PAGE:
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Provincial Lives
Middle-Class Experience in the Antebellum Middle West

$36.99 (C)

  • Date Published: March 2006
  • availability: Available
  • format: Paperback
  • isbn: 9780521025430

$ 36.99 (C)
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About the Authors
  • Provincial Lives tells the story of the development of a regional middle class in the antebellum Middle West. It traces the efforts of waves of Americans to transmit their social structures, behavior, and values to the West and construct a distinctive regional middle-class culture on the urban frontier. Intertwining local, regional, and national history with social, immigration, gender and urban history, Mahoney examines how a succession of settlers from "good" society--farmers, entrepreneurs, professionals, and "genteel" men and women from the urban East--interacted with, accommodated, and compromised with those already there to construct a middle-class society.

    • Explores social history from a regional perspective
    • Emphasizes social experience based on primary sources
    • Middle West history placed in a broader national perspective
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    Reviews & endorsements

    "[P]athbreaking...Mahoney's Provincial Lives sheds a great deal of light on how the middle class grew and declined outside of big-city America...The book is a model for those who write about the history of urban regions in that it demonstrates the importance of social values and cultural ideals to the existence and maintenance of regional economies." Andrew C. Holman, Bridgewater State College, Urban History Review

    "Professor Mahoney has written a valuable and challenging book." American Studies

    "...Provincial Lives lays bare the overarching regional structures and processes that help us place local communities into a broader context. Serious students of the Midwest will want this on their bookshelves, as will scholars of nineteenth-century Iowa and Illinois. Its length and use of social science terminology may limit its appeal to the general reader or undergraduate, but advanced students will find much of value. Its strongest contribution is to the urban history of the period, because it moves us beyond nostalgic portraits of Main Street to consider the implications of the shift in power from the river town to the metropolis." The Annals of Iowa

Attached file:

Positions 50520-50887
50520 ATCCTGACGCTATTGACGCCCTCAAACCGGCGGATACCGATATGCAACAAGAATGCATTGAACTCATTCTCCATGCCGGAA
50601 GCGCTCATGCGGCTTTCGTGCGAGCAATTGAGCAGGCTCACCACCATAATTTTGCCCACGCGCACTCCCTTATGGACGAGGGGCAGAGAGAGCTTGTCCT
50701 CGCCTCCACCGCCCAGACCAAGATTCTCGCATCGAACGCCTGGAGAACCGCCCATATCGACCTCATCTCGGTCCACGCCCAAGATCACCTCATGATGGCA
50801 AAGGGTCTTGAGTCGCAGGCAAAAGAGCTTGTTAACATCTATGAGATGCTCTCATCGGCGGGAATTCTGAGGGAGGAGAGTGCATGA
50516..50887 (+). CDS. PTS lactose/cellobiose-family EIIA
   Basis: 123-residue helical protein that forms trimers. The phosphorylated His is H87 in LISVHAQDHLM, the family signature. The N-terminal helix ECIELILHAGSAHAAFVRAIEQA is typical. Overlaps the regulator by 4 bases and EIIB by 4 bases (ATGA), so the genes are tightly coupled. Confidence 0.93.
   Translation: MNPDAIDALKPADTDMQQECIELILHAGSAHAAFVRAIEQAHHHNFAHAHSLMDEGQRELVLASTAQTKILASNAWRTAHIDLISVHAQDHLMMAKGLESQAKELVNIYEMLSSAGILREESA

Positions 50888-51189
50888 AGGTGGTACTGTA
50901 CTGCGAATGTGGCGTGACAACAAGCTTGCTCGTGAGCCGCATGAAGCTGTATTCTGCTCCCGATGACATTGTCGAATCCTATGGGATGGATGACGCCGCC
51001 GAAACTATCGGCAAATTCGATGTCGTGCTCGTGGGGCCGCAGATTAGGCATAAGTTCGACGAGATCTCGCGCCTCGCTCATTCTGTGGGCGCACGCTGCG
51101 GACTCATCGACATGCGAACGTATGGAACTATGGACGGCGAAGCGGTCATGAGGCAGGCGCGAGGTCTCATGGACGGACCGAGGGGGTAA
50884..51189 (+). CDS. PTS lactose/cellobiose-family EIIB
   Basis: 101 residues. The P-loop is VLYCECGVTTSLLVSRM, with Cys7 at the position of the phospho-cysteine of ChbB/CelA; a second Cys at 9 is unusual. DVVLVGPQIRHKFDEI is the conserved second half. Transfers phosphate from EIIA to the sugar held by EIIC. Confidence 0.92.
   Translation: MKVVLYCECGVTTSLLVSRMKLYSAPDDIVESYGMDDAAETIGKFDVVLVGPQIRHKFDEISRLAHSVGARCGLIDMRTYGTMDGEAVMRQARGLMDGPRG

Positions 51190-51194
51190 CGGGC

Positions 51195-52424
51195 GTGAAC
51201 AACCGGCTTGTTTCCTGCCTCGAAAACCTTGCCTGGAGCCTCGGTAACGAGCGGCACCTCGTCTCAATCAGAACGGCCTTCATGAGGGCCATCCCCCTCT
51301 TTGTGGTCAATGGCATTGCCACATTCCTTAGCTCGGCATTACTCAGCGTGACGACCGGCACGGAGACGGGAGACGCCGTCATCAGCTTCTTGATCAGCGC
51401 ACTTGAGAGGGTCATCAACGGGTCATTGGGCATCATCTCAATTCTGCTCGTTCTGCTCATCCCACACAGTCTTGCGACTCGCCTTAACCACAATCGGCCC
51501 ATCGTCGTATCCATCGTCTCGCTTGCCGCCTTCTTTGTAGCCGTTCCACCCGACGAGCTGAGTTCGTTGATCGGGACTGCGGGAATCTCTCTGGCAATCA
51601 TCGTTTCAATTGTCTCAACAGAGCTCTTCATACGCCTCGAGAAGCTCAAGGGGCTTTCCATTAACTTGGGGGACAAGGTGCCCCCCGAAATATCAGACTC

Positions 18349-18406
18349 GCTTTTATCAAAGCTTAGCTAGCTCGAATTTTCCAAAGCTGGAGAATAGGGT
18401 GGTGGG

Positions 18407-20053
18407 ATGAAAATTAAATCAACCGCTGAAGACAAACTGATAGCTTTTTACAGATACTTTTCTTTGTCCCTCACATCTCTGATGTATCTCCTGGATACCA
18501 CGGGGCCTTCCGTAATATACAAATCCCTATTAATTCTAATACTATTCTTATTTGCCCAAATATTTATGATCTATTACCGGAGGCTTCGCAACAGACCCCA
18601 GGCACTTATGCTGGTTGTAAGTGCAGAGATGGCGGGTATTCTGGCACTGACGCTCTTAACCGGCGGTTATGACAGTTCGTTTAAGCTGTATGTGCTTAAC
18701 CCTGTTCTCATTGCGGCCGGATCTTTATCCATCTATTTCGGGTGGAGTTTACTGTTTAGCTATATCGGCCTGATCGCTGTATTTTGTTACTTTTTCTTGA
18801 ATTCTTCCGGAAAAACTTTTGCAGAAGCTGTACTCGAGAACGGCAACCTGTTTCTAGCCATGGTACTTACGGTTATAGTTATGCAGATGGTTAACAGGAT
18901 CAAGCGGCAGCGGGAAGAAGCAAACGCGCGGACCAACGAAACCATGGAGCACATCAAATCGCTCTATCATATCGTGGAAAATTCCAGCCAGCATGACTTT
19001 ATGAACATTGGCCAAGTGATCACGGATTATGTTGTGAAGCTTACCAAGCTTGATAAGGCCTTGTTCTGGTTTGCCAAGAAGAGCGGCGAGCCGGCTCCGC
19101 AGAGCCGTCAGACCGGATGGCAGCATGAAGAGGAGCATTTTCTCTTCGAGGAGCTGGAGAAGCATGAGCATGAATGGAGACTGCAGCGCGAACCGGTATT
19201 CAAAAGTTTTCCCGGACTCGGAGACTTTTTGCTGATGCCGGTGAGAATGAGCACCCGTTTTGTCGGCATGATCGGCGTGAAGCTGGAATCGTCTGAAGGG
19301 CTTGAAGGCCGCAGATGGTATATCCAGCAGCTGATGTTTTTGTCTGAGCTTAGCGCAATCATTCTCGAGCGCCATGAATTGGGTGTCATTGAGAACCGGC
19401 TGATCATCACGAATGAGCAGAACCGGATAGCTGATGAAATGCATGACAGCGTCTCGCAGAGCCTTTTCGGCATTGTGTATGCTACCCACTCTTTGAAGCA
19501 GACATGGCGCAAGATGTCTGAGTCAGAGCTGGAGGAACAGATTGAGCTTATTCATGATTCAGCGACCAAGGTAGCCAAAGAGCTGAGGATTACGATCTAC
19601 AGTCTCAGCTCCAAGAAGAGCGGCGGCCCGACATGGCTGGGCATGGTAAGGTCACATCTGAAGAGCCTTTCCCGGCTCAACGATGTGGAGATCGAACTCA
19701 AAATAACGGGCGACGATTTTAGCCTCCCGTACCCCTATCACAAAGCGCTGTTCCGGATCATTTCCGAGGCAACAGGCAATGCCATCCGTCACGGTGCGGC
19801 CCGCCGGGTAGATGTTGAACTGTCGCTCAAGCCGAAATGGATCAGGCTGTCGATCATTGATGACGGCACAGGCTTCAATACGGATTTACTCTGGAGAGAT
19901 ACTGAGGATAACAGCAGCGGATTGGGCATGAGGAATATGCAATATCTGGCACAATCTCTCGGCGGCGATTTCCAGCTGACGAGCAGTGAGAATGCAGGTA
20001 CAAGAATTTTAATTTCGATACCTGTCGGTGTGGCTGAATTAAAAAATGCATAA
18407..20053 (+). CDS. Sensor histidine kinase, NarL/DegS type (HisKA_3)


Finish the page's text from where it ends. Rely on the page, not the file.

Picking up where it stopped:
"Provincial Lives is a book that cannot be ignored by anyone interested in the Midwest or nineteenth-century society." Tamara G. Miller, The Journal of American History

    "The strength of the book lies in its details. Timothy Mahoney uses local history, but does not confine his studies to a single location. By studying a few locations and families intensively he is able to write a history of the region. Autobiographies, family papers, handbills, and other such sources provide the raw materials that Mahoney uses to paint a vivid picture of what life was like in the antebellum Midwest." Journal of Economics

    "This is an important book for those who seek to understand the antebellum Midwest. Writing in solid prose that draws upon exhaustive research, Timothy R. Mahoney clearly traces the institutional, social, and economic development of the greater Mississippi River Valley between American Bottom, Illnois, and the southern Wisconsin lead region. His book is especially valuable because it moves beyond case studies of a particular community...to analyze the larger forces that shaped regional development....well worth reading and consulting." Michigan Historical Review

    "Mahoney's methodology (is) intricate and colorful...the more compelling aspects of the book is its appeal to social scientists outside the historical profession." American Historical Review

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    Product details

    • Date Published: March 2006
    • format: Paperback
    • isbn: 9780521025430
    • length: 348 pages
    • dimensions: 235 x 156 x 19 mm
    • weight: 0.495kg
    • contains: 10 b/w illus. 6 maps
    • availability: Available
  • Table of Contents

    Acknowledgments
    Introduction
    1. The structure of provincial society: Native American, French, and American interaction in the Upper Mississippi River Valley
    2. Family migration and social development on a 'Near Frontier'
    3. 'A Common Band of Brotherhood': migration, male subcultures, the booster ethos, and the origins of urban middle class
    4. The gentility system in the West
    5. 'Brethren of the bar': professional culture among lawyers and the regional process of elite aggregation
    6. Boosters and railroad men: constructing a regional society
    Epilogue
    Appendices
    Notes
    Selected bibliography
    Index.

  • Author

    Timothy R. Mahoney, University of Nebraska, Lincoln

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